Australia’s second-largest cattle station is set to become the latest ag target Down Under for major international funds after being listed for sale.
The Clifton Hills station, located in north-east South Australia and covering 16,510 square kilometers, is being offered on a walk-in, walk-out basis. It currently supports an estimated 18,000 heads of cattle of a variety of breeds and is certified as an organic beef producer.
The property is made up of four pastoral leases and has several water courses running through it, including the Diamantina River and Cooper Creek. The Diamantina River is currently in flood and is one of the property’s major strengths, according to Ben Forrest, associate director, transaction services at agent Colliers International.
“It floods even when there hasn’t been great rainfall, so the property provides a good long-term hedge for an investor against low-rainfall areas,” he told Agri Investor. The Diamantina consistently floods 1,500 square kilometers each year, “creating some of the best cattle-fattening country in the land,” according to Colliers.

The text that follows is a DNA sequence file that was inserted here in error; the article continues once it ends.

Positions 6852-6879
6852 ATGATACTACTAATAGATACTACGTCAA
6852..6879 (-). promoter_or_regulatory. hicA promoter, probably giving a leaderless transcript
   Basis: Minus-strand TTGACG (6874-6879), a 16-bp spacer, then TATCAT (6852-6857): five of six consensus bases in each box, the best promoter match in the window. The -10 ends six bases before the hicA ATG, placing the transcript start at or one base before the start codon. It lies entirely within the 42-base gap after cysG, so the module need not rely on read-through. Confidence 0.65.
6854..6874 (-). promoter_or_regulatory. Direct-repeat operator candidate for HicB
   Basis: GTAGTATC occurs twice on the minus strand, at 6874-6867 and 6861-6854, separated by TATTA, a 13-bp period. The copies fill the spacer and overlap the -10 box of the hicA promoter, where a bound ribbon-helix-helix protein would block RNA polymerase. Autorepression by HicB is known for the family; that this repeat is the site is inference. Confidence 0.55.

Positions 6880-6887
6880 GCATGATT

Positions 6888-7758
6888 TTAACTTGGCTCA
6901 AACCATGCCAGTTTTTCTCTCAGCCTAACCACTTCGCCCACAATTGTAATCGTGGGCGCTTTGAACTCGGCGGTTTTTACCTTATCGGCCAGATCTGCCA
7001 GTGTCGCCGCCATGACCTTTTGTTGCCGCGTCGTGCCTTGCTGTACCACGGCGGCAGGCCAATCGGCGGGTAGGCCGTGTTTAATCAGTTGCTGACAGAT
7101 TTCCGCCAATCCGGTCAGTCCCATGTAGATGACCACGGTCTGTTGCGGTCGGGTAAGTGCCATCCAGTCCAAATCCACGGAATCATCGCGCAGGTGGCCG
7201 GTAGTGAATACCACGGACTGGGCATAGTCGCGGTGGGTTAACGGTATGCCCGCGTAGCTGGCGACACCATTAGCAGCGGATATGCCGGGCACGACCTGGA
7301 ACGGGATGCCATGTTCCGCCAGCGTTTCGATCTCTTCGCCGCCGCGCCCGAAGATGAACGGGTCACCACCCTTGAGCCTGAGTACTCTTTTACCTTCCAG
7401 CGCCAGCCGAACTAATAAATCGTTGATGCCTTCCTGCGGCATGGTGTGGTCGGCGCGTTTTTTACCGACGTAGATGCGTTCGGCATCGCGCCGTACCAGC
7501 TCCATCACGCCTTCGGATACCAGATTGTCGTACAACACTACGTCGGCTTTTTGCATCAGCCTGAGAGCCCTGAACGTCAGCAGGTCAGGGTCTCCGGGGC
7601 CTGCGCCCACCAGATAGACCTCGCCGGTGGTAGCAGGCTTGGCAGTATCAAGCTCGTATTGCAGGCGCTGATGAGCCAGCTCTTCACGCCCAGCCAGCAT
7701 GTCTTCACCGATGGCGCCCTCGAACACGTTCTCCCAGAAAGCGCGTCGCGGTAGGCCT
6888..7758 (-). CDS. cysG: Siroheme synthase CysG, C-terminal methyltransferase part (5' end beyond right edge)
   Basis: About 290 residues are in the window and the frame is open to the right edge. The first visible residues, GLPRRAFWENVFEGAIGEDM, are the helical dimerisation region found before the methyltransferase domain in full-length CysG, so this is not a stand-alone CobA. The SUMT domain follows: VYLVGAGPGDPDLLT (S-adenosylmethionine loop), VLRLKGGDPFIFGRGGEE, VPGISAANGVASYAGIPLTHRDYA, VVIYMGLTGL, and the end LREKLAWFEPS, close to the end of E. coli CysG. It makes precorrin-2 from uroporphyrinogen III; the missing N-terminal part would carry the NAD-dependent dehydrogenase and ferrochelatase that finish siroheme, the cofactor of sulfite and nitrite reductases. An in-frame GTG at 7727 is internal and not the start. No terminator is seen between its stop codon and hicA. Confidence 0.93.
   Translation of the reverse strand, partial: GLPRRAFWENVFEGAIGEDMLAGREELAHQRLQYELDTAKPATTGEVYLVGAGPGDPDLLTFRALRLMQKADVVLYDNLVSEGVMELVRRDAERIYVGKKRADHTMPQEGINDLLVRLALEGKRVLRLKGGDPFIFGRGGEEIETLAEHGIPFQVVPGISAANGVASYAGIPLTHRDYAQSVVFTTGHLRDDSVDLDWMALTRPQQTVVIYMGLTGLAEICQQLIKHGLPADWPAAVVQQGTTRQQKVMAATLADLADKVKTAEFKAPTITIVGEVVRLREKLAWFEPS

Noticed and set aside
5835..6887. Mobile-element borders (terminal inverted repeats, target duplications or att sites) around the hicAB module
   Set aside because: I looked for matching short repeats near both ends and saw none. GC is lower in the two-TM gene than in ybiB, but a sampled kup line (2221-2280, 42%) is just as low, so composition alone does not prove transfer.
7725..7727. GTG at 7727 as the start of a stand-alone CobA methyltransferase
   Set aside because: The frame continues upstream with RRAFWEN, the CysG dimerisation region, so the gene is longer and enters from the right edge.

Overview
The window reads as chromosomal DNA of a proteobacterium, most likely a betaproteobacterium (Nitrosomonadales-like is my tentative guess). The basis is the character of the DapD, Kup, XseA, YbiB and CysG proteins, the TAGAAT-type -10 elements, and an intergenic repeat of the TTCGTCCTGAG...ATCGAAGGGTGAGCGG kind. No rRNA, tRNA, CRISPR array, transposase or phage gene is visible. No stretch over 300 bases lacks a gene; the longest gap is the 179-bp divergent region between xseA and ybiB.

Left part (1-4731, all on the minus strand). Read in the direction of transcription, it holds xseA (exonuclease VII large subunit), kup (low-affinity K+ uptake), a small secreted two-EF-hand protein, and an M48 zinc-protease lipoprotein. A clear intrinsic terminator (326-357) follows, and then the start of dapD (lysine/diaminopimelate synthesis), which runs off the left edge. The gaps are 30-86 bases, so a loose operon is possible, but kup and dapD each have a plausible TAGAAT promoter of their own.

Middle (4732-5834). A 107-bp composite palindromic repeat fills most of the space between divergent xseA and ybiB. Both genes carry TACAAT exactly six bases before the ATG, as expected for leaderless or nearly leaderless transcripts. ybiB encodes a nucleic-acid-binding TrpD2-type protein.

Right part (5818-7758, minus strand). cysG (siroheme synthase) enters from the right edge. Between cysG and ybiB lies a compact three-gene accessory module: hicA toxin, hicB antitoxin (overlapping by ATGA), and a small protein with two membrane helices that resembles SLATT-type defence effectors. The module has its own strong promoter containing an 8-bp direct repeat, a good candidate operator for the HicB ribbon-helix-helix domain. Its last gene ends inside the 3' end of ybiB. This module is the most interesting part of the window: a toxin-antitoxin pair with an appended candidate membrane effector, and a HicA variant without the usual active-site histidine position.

Clifton Hills is currently owned by a syndicate of four families and is already attracting interest from significant players, according to Forrest.
“The size of the property means it’s getting interest from large-scale cattle players, and we’ve also seen interest from international funds,” he said.
The property was established in 1876 and its infrastructure includes a central homestead hub, formed roadways, airstrips, 24 sets of steel trucking yards, six flowing bores, and other plant and equipment.
It is being offered for sale via international tender, with submissions closing on August 2. There is no indication on the expected price.
The news comes amid regulatory changes announced earlier this year that call for the sale of large-scale agricultural assets to be advertized first to domestic bidders for a period of 30 days. It also follows tax changes unveiled last week that insiders reckon will further tip the balance against overseas investors.